Thursday, October 27, 2011

Back to the Batcave Part 2

And we're back.

When we left off, Batman was drugged at the wheel, and Robin's demise seemed eminent.

Now the concluding episode: Smack in the Middle

Act I

Space Medicine: Back to the Batcave

Since 1938 Batman has been adapted to the changing tastes of pop culture. In the thirties and forties he was a pulp detective/vigilante, in the eighties he was the reactionary answer to crime and urban blight, and in the late sixties he adapted to the tastes of that generation as well. In 1966 ABC began airing Batman two nights a week. Unfortunately, for complicated legal reasons, none of the series has been released in a home video format. Fortunately, some guy on YouTube called FanOfBats has a bunch of episodes online. Many people object to the series for not taking Batman seriously or just for being silly. Silly is a matter of taste. As for not taking Batman seriously, I suspect it's really a fairly recent phenomena for fans to take Batman seriously. It probably doesn't go much further back than the mid to late seventies. However, even if we are taking Batman seriously, it's a mistake to try and act like such a significant portion of Batman's cultural history just didn't happen. No matter what box one tries to fit Batman into he's bound to escape sooner or later, and then you find that you've been in his box all along.

Instead of selective amnesia, as if there's been some kind of traumatic Bat-molestation that can't, musn't, be remembered, I propose embracing the thing with all its campy deconstruction of the super hero story and off-putting attempt to be humorous, and seeing if there's actually anything we can learn from the thing.

Thus I present the full pilot episode Hi Diddle Riddle.

Act I

Tuesday, October 25, 2011

Wednesday, October 19, 2011

Professor X-savior?

Everyone knows the head, and we do mean head, honcho of the X-Men. Professor X is the ultimate teacher/mentor. We know he's a benevolent tyrant at the head of all X related projects, when he isn't presumed dead or on sabbatical. He has to be a goodie, Patrick Stewart played him for gosh sake. A lot of people, Stan Lee among them, make a natural leap and paint the Professor as a Martin Luther King Jr. stand in. It's a bit problematic, especially when you take into account who his opposite number is supposedly meant to stand in for. It may be more useful to think of Xavier and that other guy (More on him at a later date.) along religious lines, rather than as a stand ins for real historical figures. Xavier representing a gospel of accord, mutual benefit, and belief in the invisible world that links all be they mutant, human, or alien, as for Magneto, well, we'll get to him when we get to him. It's right there in his title, he professes.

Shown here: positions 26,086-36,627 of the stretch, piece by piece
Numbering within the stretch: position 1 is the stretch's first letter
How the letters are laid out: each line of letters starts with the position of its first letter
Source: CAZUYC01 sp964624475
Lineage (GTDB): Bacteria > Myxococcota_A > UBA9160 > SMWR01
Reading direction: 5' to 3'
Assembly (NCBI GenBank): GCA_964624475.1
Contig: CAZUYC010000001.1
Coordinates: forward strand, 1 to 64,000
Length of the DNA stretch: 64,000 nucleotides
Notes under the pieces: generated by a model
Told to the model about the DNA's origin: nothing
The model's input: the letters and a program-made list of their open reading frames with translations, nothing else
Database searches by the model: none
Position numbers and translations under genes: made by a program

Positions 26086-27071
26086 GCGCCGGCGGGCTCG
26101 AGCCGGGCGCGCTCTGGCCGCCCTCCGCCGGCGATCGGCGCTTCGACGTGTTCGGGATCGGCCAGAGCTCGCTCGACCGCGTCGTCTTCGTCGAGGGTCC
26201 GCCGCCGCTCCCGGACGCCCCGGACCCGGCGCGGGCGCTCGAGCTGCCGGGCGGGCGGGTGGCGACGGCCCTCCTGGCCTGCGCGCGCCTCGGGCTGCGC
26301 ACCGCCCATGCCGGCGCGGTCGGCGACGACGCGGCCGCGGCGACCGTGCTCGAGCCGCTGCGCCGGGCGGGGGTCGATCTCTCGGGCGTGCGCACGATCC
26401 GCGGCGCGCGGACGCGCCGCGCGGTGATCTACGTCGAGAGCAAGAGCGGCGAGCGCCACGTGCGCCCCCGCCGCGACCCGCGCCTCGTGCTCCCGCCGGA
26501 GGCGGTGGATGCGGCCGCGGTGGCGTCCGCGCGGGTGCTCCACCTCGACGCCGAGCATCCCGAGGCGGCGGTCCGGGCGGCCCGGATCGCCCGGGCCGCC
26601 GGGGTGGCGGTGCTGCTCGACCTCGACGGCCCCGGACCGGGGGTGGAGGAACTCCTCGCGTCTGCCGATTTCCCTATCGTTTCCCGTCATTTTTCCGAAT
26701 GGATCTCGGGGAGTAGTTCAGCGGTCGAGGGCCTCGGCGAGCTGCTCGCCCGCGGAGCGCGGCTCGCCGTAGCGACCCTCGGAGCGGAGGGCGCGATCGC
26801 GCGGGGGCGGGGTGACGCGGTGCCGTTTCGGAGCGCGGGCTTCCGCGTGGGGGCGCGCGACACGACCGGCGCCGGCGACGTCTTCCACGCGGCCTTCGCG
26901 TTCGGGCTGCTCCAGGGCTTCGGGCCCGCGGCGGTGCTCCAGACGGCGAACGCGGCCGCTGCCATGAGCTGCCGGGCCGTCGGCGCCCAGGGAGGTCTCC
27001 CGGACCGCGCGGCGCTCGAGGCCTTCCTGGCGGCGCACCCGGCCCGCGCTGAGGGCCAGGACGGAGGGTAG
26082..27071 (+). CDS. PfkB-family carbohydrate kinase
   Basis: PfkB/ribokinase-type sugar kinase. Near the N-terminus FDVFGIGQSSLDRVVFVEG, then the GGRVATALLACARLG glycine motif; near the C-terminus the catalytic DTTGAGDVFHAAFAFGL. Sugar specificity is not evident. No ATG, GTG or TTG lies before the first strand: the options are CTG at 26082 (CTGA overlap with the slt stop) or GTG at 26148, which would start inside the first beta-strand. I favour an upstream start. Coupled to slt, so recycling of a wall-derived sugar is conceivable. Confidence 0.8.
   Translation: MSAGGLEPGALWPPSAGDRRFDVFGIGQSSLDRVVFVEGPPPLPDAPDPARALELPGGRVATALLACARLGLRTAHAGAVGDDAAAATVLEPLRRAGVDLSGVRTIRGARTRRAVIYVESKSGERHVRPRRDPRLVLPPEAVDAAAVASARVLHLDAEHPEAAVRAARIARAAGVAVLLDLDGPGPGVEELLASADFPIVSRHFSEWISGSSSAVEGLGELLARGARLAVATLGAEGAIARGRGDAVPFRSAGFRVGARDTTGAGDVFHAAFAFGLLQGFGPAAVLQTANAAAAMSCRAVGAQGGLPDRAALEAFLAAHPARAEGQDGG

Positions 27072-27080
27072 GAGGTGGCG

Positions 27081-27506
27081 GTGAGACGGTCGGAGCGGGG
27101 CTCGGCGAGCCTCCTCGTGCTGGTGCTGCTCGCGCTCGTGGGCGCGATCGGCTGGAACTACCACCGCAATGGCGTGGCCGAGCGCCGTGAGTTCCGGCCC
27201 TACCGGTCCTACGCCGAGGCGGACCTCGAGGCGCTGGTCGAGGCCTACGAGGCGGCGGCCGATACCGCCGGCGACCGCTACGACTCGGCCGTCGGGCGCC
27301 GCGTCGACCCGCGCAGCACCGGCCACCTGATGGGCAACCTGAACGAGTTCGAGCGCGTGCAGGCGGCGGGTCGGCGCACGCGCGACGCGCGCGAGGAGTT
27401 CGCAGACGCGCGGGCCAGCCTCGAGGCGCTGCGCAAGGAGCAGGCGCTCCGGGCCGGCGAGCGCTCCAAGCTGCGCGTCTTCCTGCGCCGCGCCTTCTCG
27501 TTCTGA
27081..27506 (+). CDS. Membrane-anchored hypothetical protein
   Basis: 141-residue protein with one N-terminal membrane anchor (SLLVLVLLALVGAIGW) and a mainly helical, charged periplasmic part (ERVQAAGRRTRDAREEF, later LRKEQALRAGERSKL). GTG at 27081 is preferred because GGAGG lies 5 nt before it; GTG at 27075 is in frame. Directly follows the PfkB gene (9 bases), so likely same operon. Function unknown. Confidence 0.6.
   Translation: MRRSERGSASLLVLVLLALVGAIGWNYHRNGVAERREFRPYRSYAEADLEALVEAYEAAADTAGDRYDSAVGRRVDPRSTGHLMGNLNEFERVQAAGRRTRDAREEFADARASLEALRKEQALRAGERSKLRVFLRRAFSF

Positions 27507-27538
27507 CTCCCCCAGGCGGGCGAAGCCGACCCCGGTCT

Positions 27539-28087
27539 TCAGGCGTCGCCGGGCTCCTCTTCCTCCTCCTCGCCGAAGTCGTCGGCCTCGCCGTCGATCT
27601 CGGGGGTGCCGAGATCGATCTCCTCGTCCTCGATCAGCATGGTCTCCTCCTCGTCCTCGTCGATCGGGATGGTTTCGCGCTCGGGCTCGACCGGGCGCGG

Heck Xavier, mutant not saint, already sports a halo of sorts in quite a bit of the promotional art.

Sunday, October 16, 2011

Space Medicine: Thoughts on Thoughts

It's been awhile, but here's something to chew on.

There are a few ways to indicate a character's interior thoughts and feelings in the comics medium. They can remain silent, expressed entirely through the way an artist chooses to portray a character. In that case all one would have to go on is dialogue, and facial/bodily expressions. Another way of showing a character's interior life is through narrative captioning. In this form, thoughts are expressed directly in text narrated by a character itself or perhaps by some unseen omniscient narrator. This method has gained great popularity in superhero comics over the last twenty to thirty years. There is however one very classic method of depicting a character's thoughts that seems to have fallen out of favor as narrative captions have come to dominate: thought balloons.